If this hypothesis is correct, then the same models that apply to viral pandemics also apply to terrorist growth and outbreaks.
http://www.health.gov.au/internet/publications/publishing.nsf/Content/mathematical-models/$File/pandemic-modelling.pdf

I believe this is a reality many governments have difficulty discussing, as they should. However, actions speak louder than words and our (Western world) responses to many situations indicate we likely already fear an outbreak of the wrong ideas. (research prolonged occupation of the middle east)

I imagine there may come a time in the future when people may be “quarantined” in the interest of national security for fear of their beliefs spreading. Some people believe this may already be occurring (alex jones). Irreligion may be the solution.. but also consider that widespread irreligion is in and of itself – a religion.

Are some beliefs a disease?

A quick google scholar search for “virus impact on evolution” will show you various information that biologists have speculated regarding viruses as catalysts for changes in hereditary traits.

You don’t have to believe in evolution to understand the concept. Simply understanding the nature of a virus and how your immune system defends against this virus (by ultimately combining with viral DNA) will illustrate how simple it is for you to pass down your modified DNA (and virus) to your children.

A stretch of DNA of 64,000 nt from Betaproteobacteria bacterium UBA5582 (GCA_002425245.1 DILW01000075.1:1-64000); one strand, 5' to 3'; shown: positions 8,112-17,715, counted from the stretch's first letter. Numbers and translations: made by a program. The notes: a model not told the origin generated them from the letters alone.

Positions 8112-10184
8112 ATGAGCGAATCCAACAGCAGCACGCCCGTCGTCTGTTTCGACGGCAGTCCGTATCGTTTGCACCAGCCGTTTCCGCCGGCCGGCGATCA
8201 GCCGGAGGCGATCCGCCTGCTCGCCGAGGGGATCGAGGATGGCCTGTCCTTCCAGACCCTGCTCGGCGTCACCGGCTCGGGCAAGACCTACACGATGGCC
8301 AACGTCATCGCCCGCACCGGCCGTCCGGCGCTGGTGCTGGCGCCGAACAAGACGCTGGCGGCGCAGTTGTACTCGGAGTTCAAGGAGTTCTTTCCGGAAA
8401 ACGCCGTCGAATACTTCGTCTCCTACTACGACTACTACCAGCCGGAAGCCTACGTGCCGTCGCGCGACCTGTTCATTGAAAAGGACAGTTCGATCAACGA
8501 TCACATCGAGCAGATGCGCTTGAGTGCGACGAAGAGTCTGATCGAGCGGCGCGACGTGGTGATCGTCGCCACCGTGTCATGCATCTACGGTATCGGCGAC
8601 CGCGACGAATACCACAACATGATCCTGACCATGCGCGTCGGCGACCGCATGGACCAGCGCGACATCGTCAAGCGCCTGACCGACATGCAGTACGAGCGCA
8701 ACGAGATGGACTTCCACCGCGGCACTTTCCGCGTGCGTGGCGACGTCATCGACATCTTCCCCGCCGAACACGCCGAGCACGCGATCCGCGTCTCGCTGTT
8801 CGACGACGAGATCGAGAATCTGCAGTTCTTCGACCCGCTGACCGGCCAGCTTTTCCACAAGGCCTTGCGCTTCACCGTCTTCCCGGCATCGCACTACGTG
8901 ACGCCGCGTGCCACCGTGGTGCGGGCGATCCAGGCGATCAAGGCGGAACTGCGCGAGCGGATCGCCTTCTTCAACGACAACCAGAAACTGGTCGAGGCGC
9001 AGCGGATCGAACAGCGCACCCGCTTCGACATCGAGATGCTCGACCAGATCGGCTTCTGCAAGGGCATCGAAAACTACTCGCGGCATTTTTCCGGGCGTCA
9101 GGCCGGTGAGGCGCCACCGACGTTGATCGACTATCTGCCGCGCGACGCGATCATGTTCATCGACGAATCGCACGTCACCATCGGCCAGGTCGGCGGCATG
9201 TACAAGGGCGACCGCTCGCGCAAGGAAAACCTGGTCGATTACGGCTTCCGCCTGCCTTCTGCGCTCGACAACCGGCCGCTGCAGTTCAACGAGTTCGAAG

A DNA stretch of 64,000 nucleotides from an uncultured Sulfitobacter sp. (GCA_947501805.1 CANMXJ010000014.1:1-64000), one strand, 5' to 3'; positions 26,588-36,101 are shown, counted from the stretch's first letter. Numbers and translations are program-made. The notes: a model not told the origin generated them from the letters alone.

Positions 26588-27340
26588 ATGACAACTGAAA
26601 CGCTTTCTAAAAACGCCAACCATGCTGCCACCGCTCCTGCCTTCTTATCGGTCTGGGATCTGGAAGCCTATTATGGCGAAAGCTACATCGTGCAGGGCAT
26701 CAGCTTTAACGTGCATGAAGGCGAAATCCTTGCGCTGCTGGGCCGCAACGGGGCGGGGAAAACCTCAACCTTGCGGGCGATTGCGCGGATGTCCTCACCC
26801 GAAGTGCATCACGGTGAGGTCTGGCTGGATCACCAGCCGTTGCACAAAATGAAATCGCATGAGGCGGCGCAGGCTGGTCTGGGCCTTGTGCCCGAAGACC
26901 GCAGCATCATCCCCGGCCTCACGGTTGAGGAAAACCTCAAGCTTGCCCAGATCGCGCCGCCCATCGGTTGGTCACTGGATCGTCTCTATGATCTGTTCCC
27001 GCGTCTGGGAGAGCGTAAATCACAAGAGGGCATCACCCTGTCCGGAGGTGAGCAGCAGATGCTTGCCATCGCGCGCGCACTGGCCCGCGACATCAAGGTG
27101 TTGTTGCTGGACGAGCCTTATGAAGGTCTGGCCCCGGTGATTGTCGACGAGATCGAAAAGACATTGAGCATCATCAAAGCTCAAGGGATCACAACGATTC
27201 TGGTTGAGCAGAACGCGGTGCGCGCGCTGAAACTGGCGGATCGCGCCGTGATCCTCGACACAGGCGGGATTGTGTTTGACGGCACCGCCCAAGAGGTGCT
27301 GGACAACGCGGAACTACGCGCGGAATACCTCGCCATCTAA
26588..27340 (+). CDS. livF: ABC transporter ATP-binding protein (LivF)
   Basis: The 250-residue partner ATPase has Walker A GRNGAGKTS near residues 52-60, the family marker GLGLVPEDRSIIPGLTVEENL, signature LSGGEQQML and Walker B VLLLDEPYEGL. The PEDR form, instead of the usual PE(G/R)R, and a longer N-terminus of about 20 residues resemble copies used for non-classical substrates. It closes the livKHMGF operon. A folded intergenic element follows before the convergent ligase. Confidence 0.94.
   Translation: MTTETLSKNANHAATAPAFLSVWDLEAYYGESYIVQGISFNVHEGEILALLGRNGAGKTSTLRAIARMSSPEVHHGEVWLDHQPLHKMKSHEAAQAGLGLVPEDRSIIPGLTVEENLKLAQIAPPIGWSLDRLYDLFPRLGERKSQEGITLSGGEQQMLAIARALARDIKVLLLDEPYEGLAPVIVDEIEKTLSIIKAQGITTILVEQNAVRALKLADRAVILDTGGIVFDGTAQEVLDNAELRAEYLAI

Ideas are similar. Upon inception, the idea has the ability to travel between many individuals rapidly. The nature of an idea, whether good or bad, suggests you will at some point in time discuss the idea. Your beliefs and understanding surrounding this may determine how likely you are to pass on what you have discovered with others. Ultimately, others will discover this same idea, whether stumbled upon independently or gathered from you. A pattern emerges as you follow the idea, and closely relates its movement to that of a virus.

In a broad definition of the word disease (wikipedia), it is “any condition that impairs normal function”. In medical terms, normal function can generally be identified by comparison with a group of individuals. i.e. If all persons can run then a person who cannot run is not normal.

Psychology is still comparatively a young science that in practice as a widely accepted profession is barely 50 years old (wikipedia). Considering this recent growth of psychology in the world, and the determination that certain persons may be diseased in their method of thinking, it is now commonplace for us to understand a disease not only as a physical ailment, but as a mental one as well.